Was 2017 a bad year for capitalism?
It was the year the UK stock market broke through a price barrier it set back in 1999. The unemployment rate reached lows not seen for 42 years as record numbers of people found themselves in work.
Silenced during the financial crisis, the full-throated roar of capitalism should have been deafening.
And yet on many measures, 2017 was a bad year for capitalism, the system of free-market economics.
For starters it was the year it faced serious opposition.
In his conference speech, Labour leader Jeremy Corbyn said that capitalism faced a "crisis of legitimacy" after the 2008 financial crash and the time had now come for a new economic model, with a bigger role for the public sector, renationalised utilities and more investment in infrastructure and skills.
Labour Party membership doubled under Mr Corbyn, and having been written off by most pundits when the election was called, Labour ended up gaining 30 seats.
As with all political punditry, hindsight proved helpful. Experts who wrote off his chances soon claimed it was no surprise how well Mr Corbyn's criticisms of capitalism went down given the economic reality of most people's lives.
Capitalism's central promise is that through hard work you - and your family - will have a better life. Of course, there are recessions from time to time but, generally speaking, the tide of economic growth will eventually lift all ships.
Well, that hasn't been true for millions of people since the economic crisis of 2008 but in 2017 a new grievance was added to the decade-long austerity fatigue. After a two-year period in which pay rises narrowly exceeded negligible inflation, prices started rising faster than pay - meaning on average people were getting a little poorer every day.
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The main reason behind stagnant pay was, as every economist in the land told us throughout 2017, poor productivity. That is measured as the value of stuff made or services provided per worker, per hour. When it goes up, you can afford to pay workers more, their living standards improve and they pay a bit more tax for public services - everyone is happy. When productivity doesn't go up, none of those good things happens.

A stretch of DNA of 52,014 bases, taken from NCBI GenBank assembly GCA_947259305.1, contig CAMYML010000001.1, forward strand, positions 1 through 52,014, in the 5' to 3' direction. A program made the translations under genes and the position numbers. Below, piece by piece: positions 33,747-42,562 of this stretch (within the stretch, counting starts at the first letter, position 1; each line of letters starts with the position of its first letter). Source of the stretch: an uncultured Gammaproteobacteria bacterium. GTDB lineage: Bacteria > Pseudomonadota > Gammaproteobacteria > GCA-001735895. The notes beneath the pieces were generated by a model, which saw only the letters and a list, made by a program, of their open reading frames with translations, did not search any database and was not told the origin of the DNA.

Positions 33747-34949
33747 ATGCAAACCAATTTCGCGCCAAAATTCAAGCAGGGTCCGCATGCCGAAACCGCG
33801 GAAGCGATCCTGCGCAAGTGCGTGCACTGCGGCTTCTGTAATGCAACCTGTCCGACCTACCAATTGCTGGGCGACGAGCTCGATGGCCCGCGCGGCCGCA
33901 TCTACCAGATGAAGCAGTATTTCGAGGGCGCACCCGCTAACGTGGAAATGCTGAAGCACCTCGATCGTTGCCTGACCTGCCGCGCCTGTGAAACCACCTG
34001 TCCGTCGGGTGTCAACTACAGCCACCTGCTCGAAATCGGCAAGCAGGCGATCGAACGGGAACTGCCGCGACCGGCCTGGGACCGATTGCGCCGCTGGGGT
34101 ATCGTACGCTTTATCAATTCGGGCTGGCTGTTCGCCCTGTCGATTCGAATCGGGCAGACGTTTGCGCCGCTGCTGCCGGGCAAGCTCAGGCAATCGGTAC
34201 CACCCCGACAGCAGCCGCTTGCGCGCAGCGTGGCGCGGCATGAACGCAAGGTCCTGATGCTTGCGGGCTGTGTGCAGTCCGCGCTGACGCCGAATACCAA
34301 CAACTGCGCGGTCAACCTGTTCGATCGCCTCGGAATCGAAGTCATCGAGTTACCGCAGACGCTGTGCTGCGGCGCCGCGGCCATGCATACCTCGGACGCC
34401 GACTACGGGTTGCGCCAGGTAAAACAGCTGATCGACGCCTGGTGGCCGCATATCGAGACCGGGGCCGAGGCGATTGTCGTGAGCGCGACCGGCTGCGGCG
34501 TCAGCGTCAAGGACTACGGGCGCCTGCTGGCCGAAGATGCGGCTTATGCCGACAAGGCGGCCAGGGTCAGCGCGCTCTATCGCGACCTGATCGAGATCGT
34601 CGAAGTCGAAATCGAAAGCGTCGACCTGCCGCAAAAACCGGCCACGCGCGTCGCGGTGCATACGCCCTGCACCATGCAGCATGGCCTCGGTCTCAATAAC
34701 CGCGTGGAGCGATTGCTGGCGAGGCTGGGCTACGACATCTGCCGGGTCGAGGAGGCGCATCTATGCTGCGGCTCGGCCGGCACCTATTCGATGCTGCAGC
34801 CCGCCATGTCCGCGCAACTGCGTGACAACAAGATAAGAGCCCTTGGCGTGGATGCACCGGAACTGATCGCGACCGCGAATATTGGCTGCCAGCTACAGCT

None of those good things happened this year. In fact, 2017 was the year the budget watchdog in the UK finally gave up waiting for the usual historical rise in productivity to return - with painful consequences for the public finances and the chancellor.
When you give up on improving productivity, some would argue that you are pretty much giving up on capitalism.
Capital is meant to find its way to where it is needed to boost economic performance and deliver a return to the providers of the capital. In the process, labour-intensive industries such as manufacturing, for example, can buy new kit to make more stuff more efficiently and therefore can pay the reduced number of workers more money.
This year also saw even big asset managers raising the alarm over how little businesses were investing in the future - preferring instead to increase payouts to shareholders.
Dividends from UK companies increased 17.5% in the three months to September, the biggest rise anywhere in the world and that is up against some stiff competition. For the past few years, US companies have paid out more than 100% of their profits. That means they are shrinking, not growing.
There are other reasons for capitalism's poor showing in improving people's living standards.
Ultra-low interest rates for a decade have kept some zombie companies alive that otherwise would have died and thereby see capital and people reallocated to healthier, more productive businesses.
Why does this matter?
Perhaps the most damning report on capitalism in 2017 was to be found in the housing and social mobility figures.
Home ownership in England fell to its lowest level in more than 30 years despite umpteen speeches, initiatives and programmes from successive governments to reverse the decline. The possibility of owning a home is perhaps the poster child of capitalism, a two-fingered gesture to the feudalism that preceded it and a powerful expression of social mobility.
Getting on in life is at the heart of the capitalist promise and delivering on that is important enough for the government to have appointed a Social Mobility Commission.
It recently reported that, at the current rate, it would take 15 years to narrow the ability gap between rich and poor at the age of five, 20 years for wages to return to the same level in real terms as they were before the crash and 80 years to close the gap in higher education participation rates.
That was the last report delivered by the commission's chairman, former Labour minister Alan Milburn, before he resigned along with his Tory deputy, former cabinet minister Baroness Shephard, citing lack of progress and government support. A bad end to a bad year for the champions of capitalism.
In truth, there have been very few good years for capitalism since the great financial crisis. In 2011, the Occupy movement invaded Wall Street and the City of London demanding immediate global change.
Those tents and placards are long gone.
But the effects of the crisis on earning power, living standards, home ownership and social mobility - all things capitalism promises to improve - remain with us as we end 2017.
Let's end on a note of cheer. Thanks to the wealth destruction of the financial crisis, changes to UK tax policy lifting many lower earners out of income tax altogether and a higher national minimum wage, income inequality has actually declined in the UK in the past decade.